Do you remember where you were the day Nelson Mandela was freed after decades in prison on Robben Island?

Remember Mandela was freed on a Sunday, an event that was broadcast live across the world.


I remember watching that broadcast before necessity forced me to rush to church.


The date was Feb. 11, 1990. I made my children, then ages 5 and 3, to sit in front of our TV set, already dressed for church. I wanted them to be able to say that they saw the day apartheid died in South Africa. Regrettably, we couldn’t watch the entire broadcast. When I shared with my Sunday school class what we had observed and why Mandela’s release represented the tip of justice touching earth, I recall mostly eyes of incomprehension.


Watching the newly released movie, “Invictus,” reminded me of that experience.


Educated at a Wesleyan mission school and influenced by Mahatma Gandhi, Mandela spent almost 30 years in prison for being a freedom fighter. The Sunday of his release, he spoke of reconciliation with the ruling white minority government.


In 1994, he was elected president of South Africa.


That’s where the movie begins. Mandela seeks to unite a badly divided country in which resentments are immeasurably deep and mistrust is everywhere.


Mandela’s partial solution is to bridge the partition through rugby, really refocus the nation away from what separates and focus the country on a common dream—the rugby world cup championship. His core supporters resist his initiative and resent his commitment to forgiveness.


As some moviegoers may know, film director Clint Eastwood has made forgiveness a theme in his works. He returns again to forgiveness—forgiveness related to racism, as he did in “Gran Torino,” a simply superb movie about race and redemption in our age of rage against people of color.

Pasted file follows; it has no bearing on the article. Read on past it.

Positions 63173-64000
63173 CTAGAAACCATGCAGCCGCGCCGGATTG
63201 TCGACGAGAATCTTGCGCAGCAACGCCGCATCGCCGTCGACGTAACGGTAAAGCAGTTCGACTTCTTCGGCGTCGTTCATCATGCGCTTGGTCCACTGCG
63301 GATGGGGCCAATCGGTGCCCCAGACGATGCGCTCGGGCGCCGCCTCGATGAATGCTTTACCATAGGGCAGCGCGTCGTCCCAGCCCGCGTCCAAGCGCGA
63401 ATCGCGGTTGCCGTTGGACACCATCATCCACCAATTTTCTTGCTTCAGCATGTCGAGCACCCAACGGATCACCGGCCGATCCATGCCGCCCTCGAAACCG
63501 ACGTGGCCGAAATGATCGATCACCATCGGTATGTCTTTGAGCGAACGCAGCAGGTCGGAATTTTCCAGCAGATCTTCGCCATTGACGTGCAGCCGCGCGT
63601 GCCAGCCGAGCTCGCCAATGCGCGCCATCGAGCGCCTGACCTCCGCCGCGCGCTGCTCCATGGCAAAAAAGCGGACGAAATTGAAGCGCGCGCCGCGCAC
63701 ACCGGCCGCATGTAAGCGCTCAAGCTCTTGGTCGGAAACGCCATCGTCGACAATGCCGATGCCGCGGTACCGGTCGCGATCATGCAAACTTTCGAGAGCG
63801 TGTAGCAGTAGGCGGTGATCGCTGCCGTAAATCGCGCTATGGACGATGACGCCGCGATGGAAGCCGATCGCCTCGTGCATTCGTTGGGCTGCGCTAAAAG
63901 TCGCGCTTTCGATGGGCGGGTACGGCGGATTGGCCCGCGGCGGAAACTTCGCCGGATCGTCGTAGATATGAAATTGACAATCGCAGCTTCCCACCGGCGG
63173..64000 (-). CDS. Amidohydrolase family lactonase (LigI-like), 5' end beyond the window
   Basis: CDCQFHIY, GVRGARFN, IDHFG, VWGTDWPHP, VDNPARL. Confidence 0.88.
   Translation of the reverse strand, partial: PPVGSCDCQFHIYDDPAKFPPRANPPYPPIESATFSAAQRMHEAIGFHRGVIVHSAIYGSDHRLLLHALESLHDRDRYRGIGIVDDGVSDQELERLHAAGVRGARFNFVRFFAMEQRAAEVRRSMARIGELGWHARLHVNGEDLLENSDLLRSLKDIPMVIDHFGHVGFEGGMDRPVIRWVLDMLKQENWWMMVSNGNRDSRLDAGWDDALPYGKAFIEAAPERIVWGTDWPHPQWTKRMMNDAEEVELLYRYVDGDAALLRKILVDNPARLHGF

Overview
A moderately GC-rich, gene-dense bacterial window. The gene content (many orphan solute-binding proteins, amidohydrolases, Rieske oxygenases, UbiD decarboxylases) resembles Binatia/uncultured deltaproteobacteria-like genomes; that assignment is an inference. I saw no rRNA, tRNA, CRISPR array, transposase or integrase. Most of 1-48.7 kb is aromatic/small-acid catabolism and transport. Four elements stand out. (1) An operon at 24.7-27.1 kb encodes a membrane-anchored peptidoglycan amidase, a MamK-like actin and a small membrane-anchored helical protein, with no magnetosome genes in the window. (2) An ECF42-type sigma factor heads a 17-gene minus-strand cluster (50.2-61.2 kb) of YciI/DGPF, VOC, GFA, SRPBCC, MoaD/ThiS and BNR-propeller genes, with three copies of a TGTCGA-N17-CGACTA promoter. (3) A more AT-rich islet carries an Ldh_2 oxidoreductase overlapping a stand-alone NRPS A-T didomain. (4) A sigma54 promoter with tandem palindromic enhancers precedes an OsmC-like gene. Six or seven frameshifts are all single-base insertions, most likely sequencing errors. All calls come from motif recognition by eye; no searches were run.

Unlike “Gran Torino,” in which the leading actor is an elderly and angry white man who spits racial hostility, “Invictus” captures the racism in the eyes and attitudes of the black South Africans who are in political power.


Yes, the film rests on the bed of racial conflict. But the movie is about more than racism. It’s about the human struggle to exceed who we are.


The film’s title means in Latin undefeated, unconquerable. It comes from a poem written by William Henley in 1875 as he lay in a hospital bed, having had his foot amputated.


The poem reads in part:


“Beyond this place of wrath and tears
Looms but the Horror of the shade,
And yet the menace of the years
Finds and shall find me unafraid.


It matters not how strait the gate,
How charged with punishments the scroll,
I am the master of my fate:
I am the captain of my soul.”


Now what the poem has to do with the movie is something the reader will have to discover when they watch the movie.


And while the movie is a sports movie with lots of rugby and a few F-bombs and other cuss words, it has some powerful lines that American Christians—of all people—need to hear this Christmas so full of cultural bile.


Known as Madiba to his closest supporters, Mandela offers memorable lines—lines upon which we need to reflect as the year ends.


Read a few:


  • Mandela tells the existing white presidential staff uncertain about their future in the new administration: “The past is the past. We look to the future now.”


  • He tells his black security chief, who objects to the presence of white body guards: “Forgiveness starts here. Forgiveness liberates the soul. It removes fear. That is why it is such a powerful weapon.”


  • Mandela says in a TV interview: “If I cannot change when the circumstances demand it, how can I expect others to.”


Our country needs change this Christmas. That change must be born anew in the American church. Surely, the hope of Christmas is about the impossible possibility—the new beginnings that the birth of Christ brought into the world and brings afresh each year.


Merry Christmas.


Robert Parham is executive editor of and executive director of its parent organization, the Baptist Center for Ethics.


MPAA has rated the film PG-13 for brief strong language.

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